WORLD-Ebola-stricken doctor dies
OMAHA –– A surgeon who contracted Ebola in his native Sierra Leone received aggressive treatment at a Nebraska hospital over the weekend, but died this morning.
Dr Martin Salia’s death is a reminder of how deadly the Ebola virus is and how important it is to receive treatment early, said Dr Jeff Gold, chancellor of the University of Nebraska Medical Centre in Omaha.
“In the very advanced stages, even the modern techniques we have at our disposal are not enough to help these patients once they reach a critical threshold,” Gold said at a news conference.
Salia, 44, was diagnosed with the virus November 6. By the time he arrived at the Omaha hospital on Saturday, he was in extremely critical condition with no kidney function and severe respiratory problems.
He was placed on kidney dialysis and a ventilator, and was given several medications to support his organ systems, the hospital said in a statement. He was given the experimental Ebola drug ZMapp on Saturday and received a plasma transfusion from an Ebola survivor –– a treatment that is believed to provide antibodies to fight the virus.
“We used every possible treatment available to give Dr Salia every possible opportunity for survival,” said Dr Phil Smith, medical director of the biocontainment unit. “As we have learned, early treatment with these patients is essential. In Dr Salia’s case, his disease was already extremely advanced by the time he came here for treatment.”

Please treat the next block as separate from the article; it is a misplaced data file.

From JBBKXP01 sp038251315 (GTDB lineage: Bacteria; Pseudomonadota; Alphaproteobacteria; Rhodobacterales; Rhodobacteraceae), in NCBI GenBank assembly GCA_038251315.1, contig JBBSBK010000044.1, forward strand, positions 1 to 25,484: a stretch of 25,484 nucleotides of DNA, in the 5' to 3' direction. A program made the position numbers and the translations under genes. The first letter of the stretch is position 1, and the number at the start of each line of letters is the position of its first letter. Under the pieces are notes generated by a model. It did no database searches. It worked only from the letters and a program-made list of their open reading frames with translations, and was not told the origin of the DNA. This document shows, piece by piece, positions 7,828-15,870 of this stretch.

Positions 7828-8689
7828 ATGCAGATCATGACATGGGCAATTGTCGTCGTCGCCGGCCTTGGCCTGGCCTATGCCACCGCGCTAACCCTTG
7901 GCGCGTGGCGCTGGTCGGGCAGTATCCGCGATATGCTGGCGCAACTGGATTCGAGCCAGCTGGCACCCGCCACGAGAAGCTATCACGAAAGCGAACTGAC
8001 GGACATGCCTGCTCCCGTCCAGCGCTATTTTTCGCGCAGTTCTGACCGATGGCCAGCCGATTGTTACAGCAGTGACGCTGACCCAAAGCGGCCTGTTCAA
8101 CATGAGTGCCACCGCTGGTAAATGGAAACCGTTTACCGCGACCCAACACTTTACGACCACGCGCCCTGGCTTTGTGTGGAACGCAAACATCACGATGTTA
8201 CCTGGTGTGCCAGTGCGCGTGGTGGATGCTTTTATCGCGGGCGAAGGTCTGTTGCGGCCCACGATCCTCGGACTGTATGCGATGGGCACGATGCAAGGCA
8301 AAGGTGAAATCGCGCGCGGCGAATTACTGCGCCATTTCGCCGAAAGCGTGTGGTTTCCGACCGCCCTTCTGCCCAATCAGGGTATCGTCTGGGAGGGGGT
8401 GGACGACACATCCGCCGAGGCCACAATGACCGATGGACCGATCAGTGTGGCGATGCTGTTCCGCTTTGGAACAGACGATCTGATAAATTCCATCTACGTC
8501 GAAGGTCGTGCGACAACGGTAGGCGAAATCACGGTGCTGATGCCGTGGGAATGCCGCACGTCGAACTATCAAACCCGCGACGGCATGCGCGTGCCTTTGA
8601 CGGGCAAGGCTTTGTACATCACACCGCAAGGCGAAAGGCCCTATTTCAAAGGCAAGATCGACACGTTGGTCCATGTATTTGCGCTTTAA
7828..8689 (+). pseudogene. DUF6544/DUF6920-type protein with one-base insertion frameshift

The doctors and nurses treating Salia took additional precautions to protect themselves from the virus because of the advanced state of his disease when he arrived, Smith said. Everyone who treated Salia will be monitored for 21 days for Ebola symptoms, but they won’t be quarantined.
Salia’s body will be cremated as a precaution, Smith said.
Two other Ebola patients have been successfully treated at the Omaha hospital. Of ten people to be treated for the disease in the United States, all but two have recovered. Thomas Eric Duncan, of Liberia, died at a Dallas hospital in October.
Salia was on day 13 of his illness when he arrived in Omaha, Smith said. The hospital’s two surviving Ebola patients arrived on day six and day eight of their illnesses.
Salia’s wife Isatu Salia said today that she and her family were grateful for the efforts made by her husband’s medical team.
“We are so appreciative of the opportunity for my husband to be treated here and believe he was in the best place possible,” Salia said.
Ebola has killed more than 5,000 people in West Africa, mostly in Liberia, Guinea and Sierra Leone. Five other doctors in Sierra Leone have contracted Ebola, and all have died.